Wayne Hodges is the editor of MassAppealNews.com
In a study published in the New England Journal of Medicine this week, it is stated that people who live in lower-poverty neighborhoods tend to have lower levels of obesity and diabetes compared to those who reside in rough, poverty-stricken areas. According to CNN, this realization all started after the U.S. Department of Housing and Urban Development offered residents of poor neighborhoods the chance to move on up (not necessarily to the East Side). While they were initially supposed to just be studying how where you reside affects employment, income and education, with the rise in the number of obese Americans, they decided to take their study a step further.
They studied 4,498 single mothers who volunteered for the program to get their families out of high-poverty areas. They found that individuals who moved to lower-poverty areas were 19 percent less likely to have morbid obesity, and 22 percent less likely to have the glucose levels usually connected with diabetes. According to study author Jens Ludwig, “Neighborhood disadvantages contribute to obesity and diabetes. Improving the economic situations [of families] improves their health.”
If you were wondering what is it about poverty-stricken areas that increases your risk for obesity aside from the usual, “No money to afford good food” answer, here are a few ideas, according to previous studies. Many struggling neighborhoods, for one, lack places where you can get healthy sources of food. Corner stores and local food joints usually don’t supply people with the healthy items they need in their diet. Who wants to go far out to the grocery when the corner store has some delicious delights too? And on top of that, the lack of medical benefits, education aspects and stress, a lot of neighborhoods don’t have safe places to exercise or where children can play at and work up a sweat. Interesting.
Can’t say I’m surprised about this revelation. It’s pretty true that you can’t really drive down the street in a bad neighborhood and find an LA Fitness or Equinox to get your mind and body right. But we definitely thought it was worth sharing. So the moral of the story is, the area you live in could possibly be making you obese–but let’s not use our residences as scapegoats either. You know when it’s time to put down that cheeseburger…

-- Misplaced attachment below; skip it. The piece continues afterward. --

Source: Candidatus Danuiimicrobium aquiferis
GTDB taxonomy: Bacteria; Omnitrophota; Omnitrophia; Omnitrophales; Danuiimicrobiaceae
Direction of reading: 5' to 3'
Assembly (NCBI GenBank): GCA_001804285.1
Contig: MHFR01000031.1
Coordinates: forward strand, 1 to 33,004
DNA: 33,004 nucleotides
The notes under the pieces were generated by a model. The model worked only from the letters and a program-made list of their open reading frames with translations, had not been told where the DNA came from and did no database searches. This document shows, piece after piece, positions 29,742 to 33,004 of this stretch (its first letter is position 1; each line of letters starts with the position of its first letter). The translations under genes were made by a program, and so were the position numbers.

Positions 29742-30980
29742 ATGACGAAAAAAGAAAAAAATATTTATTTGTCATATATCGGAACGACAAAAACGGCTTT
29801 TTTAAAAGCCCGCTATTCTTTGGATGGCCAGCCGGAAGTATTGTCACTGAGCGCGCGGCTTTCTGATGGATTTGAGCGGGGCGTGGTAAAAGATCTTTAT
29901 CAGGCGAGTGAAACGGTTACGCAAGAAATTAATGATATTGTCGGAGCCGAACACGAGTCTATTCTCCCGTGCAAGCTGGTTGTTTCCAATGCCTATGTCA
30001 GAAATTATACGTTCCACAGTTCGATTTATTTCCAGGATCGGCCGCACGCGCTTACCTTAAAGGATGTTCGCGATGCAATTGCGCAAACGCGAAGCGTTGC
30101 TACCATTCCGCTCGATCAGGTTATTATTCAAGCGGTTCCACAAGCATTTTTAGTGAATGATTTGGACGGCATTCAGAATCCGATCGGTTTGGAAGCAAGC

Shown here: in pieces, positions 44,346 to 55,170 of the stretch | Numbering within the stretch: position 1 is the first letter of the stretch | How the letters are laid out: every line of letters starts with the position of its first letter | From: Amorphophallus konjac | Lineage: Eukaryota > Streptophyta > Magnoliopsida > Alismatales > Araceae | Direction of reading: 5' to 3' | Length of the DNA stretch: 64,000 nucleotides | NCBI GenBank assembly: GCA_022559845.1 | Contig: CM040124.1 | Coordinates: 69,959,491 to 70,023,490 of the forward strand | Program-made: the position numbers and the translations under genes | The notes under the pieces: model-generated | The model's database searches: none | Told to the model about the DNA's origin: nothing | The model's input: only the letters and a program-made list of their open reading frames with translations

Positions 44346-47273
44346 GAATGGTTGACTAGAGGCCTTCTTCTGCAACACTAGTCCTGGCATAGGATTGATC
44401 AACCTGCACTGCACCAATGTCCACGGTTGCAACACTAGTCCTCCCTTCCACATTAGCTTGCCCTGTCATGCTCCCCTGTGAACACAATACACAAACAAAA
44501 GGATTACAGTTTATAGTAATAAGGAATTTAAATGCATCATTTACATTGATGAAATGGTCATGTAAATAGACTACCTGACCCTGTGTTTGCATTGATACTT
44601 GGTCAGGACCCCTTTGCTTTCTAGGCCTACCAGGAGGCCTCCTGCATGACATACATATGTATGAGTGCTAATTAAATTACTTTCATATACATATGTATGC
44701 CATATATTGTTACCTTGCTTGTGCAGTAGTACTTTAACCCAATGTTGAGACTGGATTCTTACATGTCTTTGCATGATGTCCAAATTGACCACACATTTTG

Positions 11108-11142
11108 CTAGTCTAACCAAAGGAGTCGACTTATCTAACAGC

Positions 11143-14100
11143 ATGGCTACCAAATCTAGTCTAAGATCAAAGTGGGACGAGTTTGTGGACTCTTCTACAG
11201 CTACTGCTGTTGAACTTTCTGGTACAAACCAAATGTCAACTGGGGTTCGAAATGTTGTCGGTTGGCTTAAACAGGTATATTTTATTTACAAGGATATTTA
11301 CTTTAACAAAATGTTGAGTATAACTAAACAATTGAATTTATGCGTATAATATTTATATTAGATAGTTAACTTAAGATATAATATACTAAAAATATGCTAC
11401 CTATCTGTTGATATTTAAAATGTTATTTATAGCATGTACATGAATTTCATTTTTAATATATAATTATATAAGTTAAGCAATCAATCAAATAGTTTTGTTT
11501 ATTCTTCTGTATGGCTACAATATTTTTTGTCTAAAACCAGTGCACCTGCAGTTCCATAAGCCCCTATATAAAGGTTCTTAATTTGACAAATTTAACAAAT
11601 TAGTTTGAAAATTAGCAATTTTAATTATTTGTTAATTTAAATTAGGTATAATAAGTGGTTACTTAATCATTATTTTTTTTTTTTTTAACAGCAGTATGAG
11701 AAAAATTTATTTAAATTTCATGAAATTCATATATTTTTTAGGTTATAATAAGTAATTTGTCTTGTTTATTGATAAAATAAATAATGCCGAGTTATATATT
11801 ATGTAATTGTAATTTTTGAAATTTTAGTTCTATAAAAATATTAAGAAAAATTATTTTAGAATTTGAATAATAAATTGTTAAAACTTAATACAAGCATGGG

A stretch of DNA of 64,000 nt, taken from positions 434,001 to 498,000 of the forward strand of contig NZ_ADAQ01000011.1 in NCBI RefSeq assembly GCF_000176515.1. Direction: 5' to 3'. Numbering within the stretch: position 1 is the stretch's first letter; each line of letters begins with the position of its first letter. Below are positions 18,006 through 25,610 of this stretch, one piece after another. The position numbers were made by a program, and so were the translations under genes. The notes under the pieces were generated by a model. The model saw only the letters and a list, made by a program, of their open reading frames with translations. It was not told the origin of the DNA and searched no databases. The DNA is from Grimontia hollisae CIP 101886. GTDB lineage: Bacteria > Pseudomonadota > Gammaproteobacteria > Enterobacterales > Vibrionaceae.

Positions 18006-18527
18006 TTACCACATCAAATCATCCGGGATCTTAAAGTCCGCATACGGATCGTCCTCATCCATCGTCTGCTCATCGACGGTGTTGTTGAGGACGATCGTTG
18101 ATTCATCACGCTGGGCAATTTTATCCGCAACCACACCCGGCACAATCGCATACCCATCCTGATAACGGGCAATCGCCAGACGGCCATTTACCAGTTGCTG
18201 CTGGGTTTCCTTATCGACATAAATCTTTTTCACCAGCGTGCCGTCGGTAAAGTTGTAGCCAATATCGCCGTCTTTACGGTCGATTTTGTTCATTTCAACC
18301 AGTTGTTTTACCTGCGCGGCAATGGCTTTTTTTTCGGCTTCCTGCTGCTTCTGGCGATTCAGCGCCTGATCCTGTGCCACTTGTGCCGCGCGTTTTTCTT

What do you think of the study’s findings?
More couples than ever are choosing shacking up over matrimony, with their numbers doubling since the ’90s, according to a new report released by The Pew Center. Its analysis of recent Census data revealed another discovery: unmarried college-educated couples who live together have a higher household income than similar married people. Unmarried partners earned a median sum of $106,400, while the legally wed took in a little less at $101,160.
These facts disprove the widely-held notion that marriage is the ideal financial arrangement for all. CNN.com elaborates:
The report’s findings fly in the face of conventional wisdom that says married people have it better economically than their unmarried counterparts.
“When we started writing this report, we thought that people who were married, and not those just living with each other, would be better off. But that’s not the case,” said D’Vera Cohn, the study’s co-author.
The key is a college degree, Cohn said.
Cohabiting couples without college educations typically fare worse than comparably educated married couples and are on par with the economic means of an adult living without a partner, the study said.
In fact, “unmarried cohabiting couples who have only completed high school have a median income of $46,540,” while “married high school-educated couples have a combined salary of $56,800,” according to AOL’s MyDaily. So for those with only a high school diploma, marriage still provides greater stability — yet less than that of a single person with a college degree.
Pew found that college educated singles earn an average of $90,067, almost twice that of high school educated unmarried live-ins. Being single and college educated does not cause one to have a high salary — this is a statistical correlation. Yet, this correlation proves the importance of a college degree over marriage for creating wealth. Because of this, when college educated singles unite, they become an economic powerhouse.